By Adrian Fenton and Helena Wright
With the Covid-19 pandemic bringing global healthcare systems to near collapse, the trauma, ongoing loss of life and wider economic and social impacts could affect an entire generation. Governments will need to halt the spread of the virus and then rebuild our economy. The world is now facing multiple crises at the same time — the pandemic and an ongoing nature and climate emergency.
The Covid-19 pandemic has already led to economic stimulus packages being proposed or developed across the world. Central banks and financial regulators have a key role in stimulus packages which are executed by governments through the financial system. Ensuring that economic stimulus packages are green is vital as limited financial resources exist. The climate and nature crisis needs to be addressed concurrently, otherwise as Laurence Tubiana has pointed out, “it will likely be harder to fund climate policy after the crisis”.
The stimulus and recovery packages being developed should be seen as an opportunity to transform our economies to tackle the nature and climate emergency. Increased investment in low-carbon industries and sustainable infrastructure can create jobs, improve health and quality of life. For example, the Asian Development Bank has found that Asian cities suffer the worst air pollution in the world. Using economic stimulus packages to increase investment in sustainable transport can support both health and economic growth.
This global pandemic must accelerate and not lead to any roll-back of existing climate disclosure requirements for banks. It has been reported that banks are now using Covid-19 as an excuse to push-back against rules such as disclosure of climate-related financial risks and climate stress tests. The Network for Greening the Financial System (NGFS) has stated that climate change presents significant financial risks. The Covid-19 pandemic should not be used as an excuse to hide these known systemic risks growing in the economy. We should not try to use economic stimulus packages to help revive economies affected by Covid-19 by investing in high-carbon sectors, only to result in another economic crisis caused by the physical impacts of climate change. The solution to one crisis must not add fuel to the next crisis.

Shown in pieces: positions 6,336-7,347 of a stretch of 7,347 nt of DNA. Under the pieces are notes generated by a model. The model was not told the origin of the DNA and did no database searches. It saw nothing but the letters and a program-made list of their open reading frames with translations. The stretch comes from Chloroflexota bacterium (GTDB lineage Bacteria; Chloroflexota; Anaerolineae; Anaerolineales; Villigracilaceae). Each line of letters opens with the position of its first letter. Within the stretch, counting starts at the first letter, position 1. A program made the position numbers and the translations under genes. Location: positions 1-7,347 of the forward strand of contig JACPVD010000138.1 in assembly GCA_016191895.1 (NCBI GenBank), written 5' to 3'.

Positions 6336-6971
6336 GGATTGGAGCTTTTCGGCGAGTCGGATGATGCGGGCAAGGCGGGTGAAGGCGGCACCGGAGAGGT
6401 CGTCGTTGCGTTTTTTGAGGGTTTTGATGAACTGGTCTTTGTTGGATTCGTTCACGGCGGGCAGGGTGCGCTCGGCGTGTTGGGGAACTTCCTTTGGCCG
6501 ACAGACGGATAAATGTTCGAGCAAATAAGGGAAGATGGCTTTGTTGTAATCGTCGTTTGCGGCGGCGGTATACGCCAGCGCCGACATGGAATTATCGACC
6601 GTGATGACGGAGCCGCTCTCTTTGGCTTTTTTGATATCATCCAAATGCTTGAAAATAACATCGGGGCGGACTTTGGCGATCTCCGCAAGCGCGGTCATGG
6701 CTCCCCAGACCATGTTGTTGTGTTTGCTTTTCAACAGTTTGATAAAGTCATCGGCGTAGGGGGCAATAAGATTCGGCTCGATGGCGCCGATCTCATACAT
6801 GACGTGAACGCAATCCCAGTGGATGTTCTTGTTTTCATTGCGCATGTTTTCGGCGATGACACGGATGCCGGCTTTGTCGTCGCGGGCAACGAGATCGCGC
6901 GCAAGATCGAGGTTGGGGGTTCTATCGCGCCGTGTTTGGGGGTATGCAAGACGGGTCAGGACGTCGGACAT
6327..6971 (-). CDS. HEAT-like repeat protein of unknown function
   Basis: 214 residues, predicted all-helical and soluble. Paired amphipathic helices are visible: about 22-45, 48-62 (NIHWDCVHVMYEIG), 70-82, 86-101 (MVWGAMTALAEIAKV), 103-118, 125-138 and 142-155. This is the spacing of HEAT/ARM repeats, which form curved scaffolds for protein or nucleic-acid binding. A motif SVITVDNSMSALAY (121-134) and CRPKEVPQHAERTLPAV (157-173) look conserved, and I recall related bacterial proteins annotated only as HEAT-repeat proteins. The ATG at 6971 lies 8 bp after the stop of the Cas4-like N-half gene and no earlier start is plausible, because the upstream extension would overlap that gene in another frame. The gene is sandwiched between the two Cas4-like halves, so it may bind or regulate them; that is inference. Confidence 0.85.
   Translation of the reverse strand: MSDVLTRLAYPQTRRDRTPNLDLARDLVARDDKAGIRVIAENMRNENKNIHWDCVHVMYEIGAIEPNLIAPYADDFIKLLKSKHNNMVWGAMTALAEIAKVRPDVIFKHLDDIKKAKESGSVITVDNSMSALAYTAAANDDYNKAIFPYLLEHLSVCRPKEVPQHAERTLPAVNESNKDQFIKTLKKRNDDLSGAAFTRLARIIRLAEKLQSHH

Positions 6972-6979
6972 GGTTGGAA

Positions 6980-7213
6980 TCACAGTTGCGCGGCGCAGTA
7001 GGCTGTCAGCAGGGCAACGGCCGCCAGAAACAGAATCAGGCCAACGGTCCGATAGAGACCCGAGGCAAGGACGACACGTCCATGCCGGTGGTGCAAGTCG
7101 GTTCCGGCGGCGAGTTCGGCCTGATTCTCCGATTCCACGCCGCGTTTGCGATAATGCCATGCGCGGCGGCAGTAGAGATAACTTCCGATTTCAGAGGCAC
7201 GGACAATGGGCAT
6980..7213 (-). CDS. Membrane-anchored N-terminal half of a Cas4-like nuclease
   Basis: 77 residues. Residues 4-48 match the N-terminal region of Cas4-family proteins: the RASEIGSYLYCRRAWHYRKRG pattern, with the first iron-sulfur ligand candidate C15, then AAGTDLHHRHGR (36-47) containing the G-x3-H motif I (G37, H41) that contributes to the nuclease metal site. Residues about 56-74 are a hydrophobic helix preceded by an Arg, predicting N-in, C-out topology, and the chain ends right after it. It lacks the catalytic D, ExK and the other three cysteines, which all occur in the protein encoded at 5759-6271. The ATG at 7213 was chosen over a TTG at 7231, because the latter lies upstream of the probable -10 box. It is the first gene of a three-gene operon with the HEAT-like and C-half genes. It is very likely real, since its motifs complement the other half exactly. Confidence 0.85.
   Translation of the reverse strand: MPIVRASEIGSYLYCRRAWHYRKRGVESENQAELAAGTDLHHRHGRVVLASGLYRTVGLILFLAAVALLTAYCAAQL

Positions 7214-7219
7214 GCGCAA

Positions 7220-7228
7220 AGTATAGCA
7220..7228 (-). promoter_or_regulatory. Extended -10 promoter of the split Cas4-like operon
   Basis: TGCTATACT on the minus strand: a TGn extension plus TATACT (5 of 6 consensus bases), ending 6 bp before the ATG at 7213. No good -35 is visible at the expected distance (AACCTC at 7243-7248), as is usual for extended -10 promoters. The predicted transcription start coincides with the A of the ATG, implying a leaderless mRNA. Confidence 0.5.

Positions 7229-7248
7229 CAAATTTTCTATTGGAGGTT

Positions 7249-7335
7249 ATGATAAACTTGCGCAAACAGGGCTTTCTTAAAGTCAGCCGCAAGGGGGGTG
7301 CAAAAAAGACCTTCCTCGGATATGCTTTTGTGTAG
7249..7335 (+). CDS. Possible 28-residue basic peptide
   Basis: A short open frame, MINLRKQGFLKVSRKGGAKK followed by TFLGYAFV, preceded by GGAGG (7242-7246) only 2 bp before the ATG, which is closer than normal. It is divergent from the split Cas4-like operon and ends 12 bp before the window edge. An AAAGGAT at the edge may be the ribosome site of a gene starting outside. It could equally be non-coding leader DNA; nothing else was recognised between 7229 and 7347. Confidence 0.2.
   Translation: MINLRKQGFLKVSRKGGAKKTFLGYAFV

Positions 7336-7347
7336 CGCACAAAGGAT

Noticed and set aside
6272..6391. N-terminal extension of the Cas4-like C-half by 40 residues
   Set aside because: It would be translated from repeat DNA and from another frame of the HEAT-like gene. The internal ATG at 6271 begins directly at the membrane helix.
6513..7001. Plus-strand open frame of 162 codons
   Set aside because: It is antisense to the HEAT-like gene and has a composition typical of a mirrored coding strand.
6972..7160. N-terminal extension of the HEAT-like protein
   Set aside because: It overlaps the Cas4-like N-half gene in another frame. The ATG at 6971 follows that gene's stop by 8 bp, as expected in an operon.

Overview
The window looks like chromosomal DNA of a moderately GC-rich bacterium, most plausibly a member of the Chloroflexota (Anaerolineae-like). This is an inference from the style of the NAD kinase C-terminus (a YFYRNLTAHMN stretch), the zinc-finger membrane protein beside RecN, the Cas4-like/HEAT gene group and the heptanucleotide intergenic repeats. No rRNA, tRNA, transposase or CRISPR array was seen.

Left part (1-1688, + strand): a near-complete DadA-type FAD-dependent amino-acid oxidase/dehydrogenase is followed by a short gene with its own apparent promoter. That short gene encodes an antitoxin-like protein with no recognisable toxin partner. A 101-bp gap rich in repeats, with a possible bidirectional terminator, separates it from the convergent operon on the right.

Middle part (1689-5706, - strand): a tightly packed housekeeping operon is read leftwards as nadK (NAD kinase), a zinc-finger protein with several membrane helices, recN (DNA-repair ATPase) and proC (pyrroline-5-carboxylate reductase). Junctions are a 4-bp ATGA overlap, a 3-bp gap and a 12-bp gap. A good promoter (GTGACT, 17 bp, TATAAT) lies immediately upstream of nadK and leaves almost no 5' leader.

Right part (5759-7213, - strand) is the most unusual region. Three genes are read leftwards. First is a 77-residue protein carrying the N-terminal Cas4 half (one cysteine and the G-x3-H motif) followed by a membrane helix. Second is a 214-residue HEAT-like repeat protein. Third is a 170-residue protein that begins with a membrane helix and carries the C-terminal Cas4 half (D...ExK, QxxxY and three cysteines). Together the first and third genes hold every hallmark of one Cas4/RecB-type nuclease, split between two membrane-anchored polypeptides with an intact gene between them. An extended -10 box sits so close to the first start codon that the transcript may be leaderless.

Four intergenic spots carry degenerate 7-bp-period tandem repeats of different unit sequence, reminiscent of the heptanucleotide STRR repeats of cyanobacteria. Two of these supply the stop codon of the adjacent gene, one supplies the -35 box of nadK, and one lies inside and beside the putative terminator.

How we rebuild our economies matters to building resilience against future zoonotic diseases. Zoonotic diseases like Covid19 are made more likely due to drivers such as deforestation and the illegal wildlife trade. Unprecedented road-building, deforestation, land clearing and agricultural development make us more susceptible to mass epidemics. It is insensitive to use this moment to relax regulation on environmental issues which would make zoonotic disease transmission worse.
What are the priority actions which central banks can consider to ensure economic stimulus packages are likely to lead to green outcomes? Firstly, it is important to ensure against economic stimulus packages creating latent systemic risks by channeling finance to activities which lock-in emissions. As there is an ongoing climate emergency, businesses should commit to a transition pathway to achieve the Paris climate goals, as a condition for receiving support.
Immediately improving E&S risk management practices in financial institutions is vital considering the likelihood that these institutions will be the ones handling or receiving the economic stimulus packages. For example, China’s central bank, the People’s Bank of China (PBOC) has set out mandatory disclosures for banks to categorise what is ‘green’ in their portfolios. In Indonesia, guidelines issued by the financial supervisor OJK require sustainable finance principles to become part of risk management processes for banks. These measures will be all the more important for the upcoming economic stimulus.
The EU with the Green Deal has set out how a transition towards a low carbon economy could be taken forward. “The long-term work on the Green Deal continues in parallel…and continues to be one of the priorities as well,” according to Vivian Loonela, the EU Commission spokesperson for the European Green Deal.